Celebrating the grand opening of the new Susquehanna County Safety Center on April 29 were (above, from left) George Stark of Coterra, land donor Andy Aulakh, Dave Bert of SWN, New Milford Township supervisor Scott Ferenci, county commissioner Alan Hall, Sen. Lisa Baker, Rep. Jonathan Fritz, township supervisor Jack Conroy, and township secretary Mary Jo Weston.
More than a hundred guests attended the ribbon cutting ceremony for the new Susquehanna County Safety Center on April 29. County commissioner Alan Hall (below) said in his opening remarks, “It is a great day for Susquehanna County.” A decade in the making, the new 42,000 square foot facility brings many safety-related departments together in three buildings on 17 acres of donated land.
State-of-the-art is an understatement for describing the enormous amount of technologies and planning put into the project that will allow those who work there ample space to perform their duties efficiently, safely and securely. For example, the local district magistrate was moved there from New Milford, and her suite provides rooms to help police, sheriff and corrections officers, and attorneys keep clients separated until it is time for them to see the judge. A key-fob ID card is needed to go through any door in the complex.
The Safety Center was only recently opened when it was put to and passed its first major test. A freak spring storm dumped more than a foot of heavy, wet snow on the county. Downed trees and utility wires resulted in more than 70 percent of county residents and business being without power for as long as five days. In addition to providing a warming and charging station for dozens of nearby families, massive backup generators allowed 911, EMA and other emergency officials to seamlessly maintain needed services.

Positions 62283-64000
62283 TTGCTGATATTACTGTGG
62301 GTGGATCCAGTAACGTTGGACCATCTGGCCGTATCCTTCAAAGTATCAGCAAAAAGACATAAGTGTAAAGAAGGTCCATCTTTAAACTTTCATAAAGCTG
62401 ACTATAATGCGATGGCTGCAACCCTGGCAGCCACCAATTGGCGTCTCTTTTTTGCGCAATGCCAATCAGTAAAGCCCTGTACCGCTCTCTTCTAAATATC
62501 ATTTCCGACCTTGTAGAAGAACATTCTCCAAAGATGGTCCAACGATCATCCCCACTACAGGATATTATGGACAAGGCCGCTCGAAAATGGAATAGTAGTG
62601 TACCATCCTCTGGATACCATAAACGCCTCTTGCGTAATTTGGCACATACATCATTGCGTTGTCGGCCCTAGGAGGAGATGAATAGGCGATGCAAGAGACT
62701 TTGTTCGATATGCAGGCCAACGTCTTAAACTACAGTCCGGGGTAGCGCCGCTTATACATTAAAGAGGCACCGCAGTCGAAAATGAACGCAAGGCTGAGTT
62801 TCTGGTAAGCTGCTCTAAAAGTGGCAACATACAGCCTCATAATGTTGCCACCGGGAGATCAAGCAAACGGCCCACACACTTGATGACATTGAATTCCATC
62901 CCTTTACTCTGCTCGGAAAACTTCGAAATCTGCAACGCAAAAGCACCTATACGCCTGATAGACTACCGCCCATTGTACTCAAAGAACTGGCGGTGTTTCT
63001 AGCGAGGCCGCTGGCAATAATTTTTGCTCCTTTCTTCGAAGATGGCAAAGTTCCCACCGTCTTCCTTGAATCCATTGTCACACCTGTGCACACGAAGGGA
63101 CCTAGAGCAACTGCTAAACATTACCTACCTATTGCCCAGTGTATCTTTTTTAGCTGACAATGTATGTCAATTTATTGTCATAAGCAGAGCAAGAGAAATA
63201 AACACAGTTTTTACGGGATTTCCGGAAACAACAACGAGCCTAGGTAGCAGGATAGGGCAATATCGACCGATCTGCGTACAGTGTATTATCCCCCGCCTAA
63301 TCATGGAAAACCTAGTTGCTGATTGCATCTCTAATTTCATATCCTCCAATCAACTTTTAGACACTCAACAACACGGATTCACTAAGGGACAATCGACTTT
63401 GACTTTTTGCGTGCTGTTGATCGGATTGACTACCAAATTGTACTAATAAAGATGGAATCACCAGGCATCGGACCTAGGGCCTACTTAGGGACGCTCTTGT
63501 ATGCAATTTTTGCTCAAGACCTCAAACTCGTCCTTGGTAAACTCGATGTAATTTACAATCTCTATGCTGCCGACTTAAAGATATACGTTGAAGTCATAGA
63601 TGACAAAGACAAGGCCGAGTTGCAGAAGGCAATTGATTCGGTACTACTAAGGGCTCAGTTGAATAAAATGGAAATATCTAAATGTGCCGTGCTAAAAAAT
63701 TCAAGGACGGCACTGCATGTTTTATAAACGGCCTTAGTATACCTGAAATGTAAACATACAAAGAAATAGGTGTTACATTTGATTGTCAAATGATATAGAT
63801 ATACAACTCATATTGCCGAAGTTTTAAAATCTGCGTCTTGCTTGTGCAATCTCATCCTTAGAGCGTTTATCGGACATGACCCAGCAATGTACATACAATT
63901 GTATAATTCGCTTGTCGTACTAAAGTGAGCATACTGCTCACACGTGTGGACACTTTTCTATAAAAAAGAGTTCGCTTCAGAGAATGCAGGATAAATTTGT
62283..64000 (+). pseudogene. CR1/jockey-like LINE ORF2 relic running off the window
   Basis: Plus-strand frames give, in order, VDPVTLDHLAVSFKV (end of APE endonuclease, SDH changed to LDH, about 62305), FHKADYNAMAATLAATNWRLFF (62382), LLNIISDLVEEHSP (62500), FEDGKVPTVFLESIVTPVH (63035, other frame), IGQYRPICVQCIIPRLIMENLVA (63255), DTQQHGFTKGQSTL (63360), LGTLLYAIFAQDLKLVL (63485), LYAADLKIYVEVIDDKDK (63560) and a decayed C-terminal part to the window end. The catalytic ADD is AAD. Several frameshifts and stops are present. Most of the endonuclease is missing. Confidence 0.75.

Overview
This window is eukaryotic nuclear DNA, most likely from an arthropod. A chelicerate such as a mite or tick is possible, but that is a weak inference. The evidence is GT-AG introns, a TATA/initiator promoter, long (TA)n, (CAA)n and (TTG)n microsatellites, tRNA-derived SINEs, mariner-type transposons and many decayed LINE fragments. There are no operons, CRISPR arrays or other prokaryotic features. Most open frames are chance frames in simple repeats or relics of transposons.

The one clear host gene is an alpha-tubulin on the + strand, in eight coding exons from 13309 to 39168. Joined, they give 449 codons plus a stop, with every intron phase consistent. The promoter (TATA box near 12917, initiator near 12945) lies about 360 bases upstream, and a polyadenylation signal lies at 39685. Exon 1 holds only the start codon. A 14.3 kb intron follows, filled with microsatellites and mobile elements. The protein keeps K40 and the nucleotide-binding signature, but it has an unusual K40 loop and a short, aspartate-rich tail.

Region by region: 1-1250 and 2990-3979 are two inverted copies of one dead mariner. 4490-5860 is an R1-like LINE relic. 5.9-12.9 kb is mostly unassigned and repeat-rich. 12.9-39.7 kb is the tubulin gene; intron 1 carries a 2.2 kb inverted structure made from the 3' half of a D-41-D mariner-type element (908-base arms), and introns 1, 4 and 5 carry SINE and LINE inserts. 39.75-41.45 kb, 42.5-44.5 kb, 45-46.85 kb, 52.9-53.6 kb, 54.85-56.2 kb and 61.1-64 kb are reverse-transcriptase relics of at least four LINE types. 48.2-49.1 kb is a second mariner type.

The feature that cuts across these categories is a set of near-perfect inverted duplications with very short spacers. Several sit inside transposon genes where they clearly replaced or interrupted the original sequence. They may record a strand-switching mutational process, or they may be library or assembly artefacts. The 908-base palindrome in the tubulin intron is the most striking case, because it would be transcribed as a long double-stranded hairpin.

At the height of the disaster, 911 dispatchers were fielding 1,000 calls per day, which would generally be spread out over a month. Hall noted that the old center would never have been able to handle such a call volume, or they would have been seriously delayed. Residents were appreciative of being able to get something to eat and take a shower, the latter a perk as well for employees spending long hours on site.
Most important to the commissioners, who worked with department heads to make sure that the design would meet their respective demands for at least the next 50 years, the Susquehanna County Safety Center did not and will not cost the taxpayers any money. The majority of the project was paid for with Act 13 funds, also known as the impact fees paid by energy companies like Coterra Energy and Southwestern Energy that work in the area. “There is no way that we could have gotten this done if the gas industry did not come to the county,” Hall stated.
The commissioner personally thanked Coterra external affairs director George Stark and Dave Bert (above) of SWN and asked them both to say a few words. While they agreed that they take pride in “amazing projects like this” being part of the “legacy” they leave behind, they also commend the county for its financial stewardship in making sure that Act 13 funds go where they are needed most.
The commissioners were also fortunate to receive federal American Rescue Plan Act (ARPA) funds earmarked for infrastructure projects and a $1.5 million Redevelopment Assistant Capital Program (RACP) grant secured by state representatives Jonathan Fritz and Tina Pickett and senators Lisa Baker and Gene Yaw.
“We applaud all of those involved for a collaboration that exceeds expectation. They have certainly made Susquehanna County a safer place to live and work,” Stark (above) stated, congratulating the county as well for winning the Commercial Project of the Year award (2021) for the new facility from the Pennsylvania Aggregates and Concrete Association.
Commissioner Hall remarked that no one ever hopes to be in a position to need the amenities offered at the facility. “But, if you ever do,” he said, “we are confident that we can provide the services that you require.”